The insider - Paul Routledge predicts IDS's early exit

Iain Duncan Smith flatlines; boycotting Bloomberg parties; Benn dozes off

Regime change is back on the agenda. No, not in Baghdad. In Smith Square. After his lustre-free performance in the Iraq debate, question marks are again hovering over Iain Duncan Smith, with a senior ex-minister saying the Tory leader must go if his party is still flatlining after the council elections in May. It would only take 25 Tory MPs to trigger a vote of confidence in IDS, and then 84 voting "no" to force a leadership election in which he could not stand. There cannot be a John Major-style "back me or sack me" manoeuvre. "We've backed him. Now we should sack him," said one MP.

In last week's column, I asked if the GMB general secretary, John Edmonds, had obtained a cosmetic eye operation on the private sector. I accept his assurances that he had a serious medical condition, and that the treatment was on the NHS; I regret any suggestion to the contrary.

The diminutive comic Sandy Toksvig, a great catch for the Lib Dems, enlivened a "Britain in Europe" conference fringe bash with a story about her Danish father. He attempted to be as English as the English by telling a Danish audience that "the spirit is willing but the flesh is weak". In translation, it came out as "the vodka is good, but the meat is off".

Coloured perspex invitations are showering on Westminster from the Bloomberg news agency. The first, in the shape of a CD, was for drinks at the Lib Dem conference. The second, complete with swizzle-stick (appropriately), is for the Labour bash. And finally comes an invite in the shape of a posh hotel key for the Tories. Enough perspex to fit out the RAF. Is this the same cash-strapped agency that got rid of its lobby correspondent, David Healy, because his long experience did not come cheap enough (though its founder had money to buy the votes of New Yorkers and become Mayor Michael Bloomberg)? In fraternal support, I shall boycott the Bloomberg parties and entreat anyone with half a conscience to do the same.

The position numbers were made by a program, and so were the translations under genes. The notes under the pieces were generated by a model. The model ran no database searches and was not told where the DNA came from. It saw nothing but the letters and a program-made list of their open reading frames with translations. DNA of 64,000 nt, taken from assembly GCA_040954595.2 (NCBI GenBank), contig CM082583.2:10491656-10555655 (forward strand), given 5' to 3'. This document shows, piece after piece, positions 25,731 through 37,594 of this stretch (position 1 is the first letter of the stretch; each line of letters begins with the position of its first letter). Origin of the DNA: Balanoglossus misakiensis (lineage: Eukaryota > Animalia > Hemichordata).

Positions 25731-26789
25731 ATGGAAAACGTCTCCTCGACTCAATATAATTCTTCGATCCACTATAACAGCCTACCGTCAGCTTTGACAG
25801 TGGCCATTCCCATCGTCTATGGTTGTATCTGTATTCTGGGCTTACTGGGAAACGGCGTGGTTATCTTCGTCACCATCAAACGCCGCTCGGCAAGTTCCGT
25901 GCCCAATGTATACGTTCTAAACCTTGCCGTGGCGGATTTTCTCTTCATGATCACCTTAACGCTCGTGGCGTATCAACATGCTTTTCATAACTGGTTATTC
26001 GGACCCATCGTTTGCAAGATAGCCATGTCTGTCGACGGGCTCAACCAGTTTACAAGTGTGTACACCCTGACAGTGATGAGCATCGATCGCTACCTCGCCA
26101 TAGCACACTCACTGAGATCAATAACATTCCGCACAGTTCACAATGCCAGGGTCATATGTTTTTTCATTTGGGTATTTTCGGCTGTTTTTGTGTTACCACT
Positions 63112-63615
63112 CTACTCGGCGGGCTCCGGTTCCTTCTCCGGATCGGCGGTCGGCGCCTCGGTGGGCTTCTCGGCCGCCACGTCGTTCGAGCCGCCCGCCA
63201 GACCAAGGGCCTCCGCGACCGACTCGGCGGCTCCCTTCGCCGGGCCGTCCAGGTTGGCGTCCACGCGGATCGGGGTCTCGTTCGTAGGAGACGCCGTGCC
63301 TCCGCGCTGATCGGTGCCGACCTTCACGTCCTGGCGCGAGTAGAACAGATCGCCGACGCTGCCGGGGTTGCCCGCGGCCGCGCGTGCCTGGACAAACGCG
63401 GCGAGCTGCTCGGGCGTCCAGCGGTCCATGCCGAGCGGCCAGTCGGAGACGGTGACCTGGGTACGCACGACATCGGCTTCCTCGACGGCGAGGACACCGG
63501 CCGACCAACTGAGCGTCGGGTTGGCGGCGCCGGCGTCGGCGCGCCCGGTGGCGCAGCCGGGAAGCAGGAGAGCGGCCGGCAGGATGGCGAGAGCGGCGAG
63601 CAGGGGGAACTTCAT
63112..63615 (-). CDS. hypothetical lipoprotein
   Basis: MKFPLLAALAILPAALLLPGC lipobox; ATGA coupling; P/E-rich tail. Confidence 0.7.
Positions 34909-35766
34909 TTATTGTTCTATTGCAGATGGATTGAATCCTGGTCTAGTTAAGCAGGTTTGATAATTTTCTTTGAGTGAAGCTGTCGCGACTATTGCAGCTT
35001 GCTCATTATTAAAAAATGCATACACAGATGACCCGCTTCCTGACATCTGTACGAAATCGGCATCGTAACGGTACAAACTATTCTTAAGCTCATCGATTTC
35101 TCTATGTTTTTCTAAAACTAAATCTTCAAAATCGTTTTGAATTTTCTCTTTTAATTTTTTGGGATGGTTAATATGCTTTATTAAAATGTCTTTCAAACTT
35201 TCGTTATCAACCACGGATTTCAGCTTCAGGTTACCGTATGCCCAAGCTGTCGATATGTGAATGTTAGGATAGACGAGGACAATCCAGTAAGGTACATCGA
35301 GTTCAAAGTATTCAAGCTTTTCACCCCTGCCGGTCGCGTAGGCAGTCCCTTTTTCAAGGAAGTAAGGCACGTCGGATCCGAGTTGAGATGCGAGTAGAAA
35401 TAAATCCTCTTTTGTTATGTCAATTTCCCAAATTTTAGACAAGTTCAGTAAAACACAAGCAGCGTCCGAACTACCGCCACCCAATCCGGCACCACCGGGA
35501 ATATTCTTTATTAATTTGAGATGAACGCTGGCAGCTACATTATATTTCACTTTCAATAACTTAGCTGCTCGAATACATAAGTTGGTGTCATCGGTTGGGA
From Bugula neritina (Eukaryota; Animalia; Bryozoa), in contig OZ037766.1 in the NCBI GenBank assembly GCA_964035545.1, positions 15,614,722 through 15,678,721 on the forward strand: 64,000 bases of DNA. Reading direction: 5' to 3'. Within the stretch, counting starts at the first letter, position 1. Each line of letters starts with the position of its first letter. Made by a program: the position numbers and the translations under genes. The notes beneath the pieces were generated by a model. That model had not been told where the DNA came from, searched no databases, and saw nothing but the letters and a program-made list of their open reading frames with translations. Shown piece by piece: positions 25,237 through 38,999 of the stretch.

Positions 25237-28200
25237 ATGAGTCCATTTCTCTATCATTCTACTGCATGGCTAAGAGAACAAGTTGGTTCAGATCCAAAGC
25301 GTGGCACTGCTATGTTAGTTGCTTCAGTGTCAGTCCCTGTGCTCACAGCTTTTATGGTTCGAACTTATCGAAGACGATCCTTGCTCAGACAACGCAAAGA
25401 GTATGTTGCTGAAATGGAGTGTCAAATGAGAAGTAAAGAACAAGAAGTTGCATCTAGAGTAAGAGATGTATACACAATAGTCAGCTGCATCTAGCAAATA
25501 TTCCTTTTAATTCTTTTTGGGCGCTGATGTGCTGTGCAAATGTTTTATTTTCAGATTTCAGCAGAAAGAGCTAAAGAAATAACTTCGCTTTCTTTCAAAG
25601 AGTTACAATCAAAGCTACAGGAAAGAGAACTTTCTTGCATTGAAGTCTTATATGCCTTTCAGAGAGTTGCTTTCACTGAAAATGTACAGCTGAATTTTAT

Yuckiest press release of 2002, from Debra Shipley MP. Friends invited to the "birthday party" of her chap, Simon Molesworth, were "very surprised to discover that they were, in fact, at the couple's surprise wedding reception", quaffing champagne and consuming pink and white biscuits cooked by the bride. The pair had married at Chelsea Register Office, where the bride wore a pink dress bought in her Stourbridge constituency, with a pink hat and pink suede handbag and shoes. "The groom wore a pink tie made by the bride!" gushed Ms Shipley. I bet he did.

A footnote to my item on the Joint Committee for the Reform of the House of Lords, which met over wild wine and red mushrooms (perhaps that should read red wine and wild mushrooms). In a state of post-prandial relaxation, MPs and peers examined their diaries for their next convivial bout of reforming. Labour members were happy to avoid the week of the Tory party conference, assuming that Lord Howe, William Hague, Michael Forsyth, James Arbuthnot et al would all be in Bournemouth. All Tories present, however, confessed they would not be going anywhere near the place.

Who said "I write diaries. I don't read them"? Tony Benn - who further confesses: "I find it difficult to read now, I just find I doze off."

Paul Routledge is chief political commentator for the Mirror

This article first appeared in the 30 September 2002 issue of the New Statesman, The Reckoning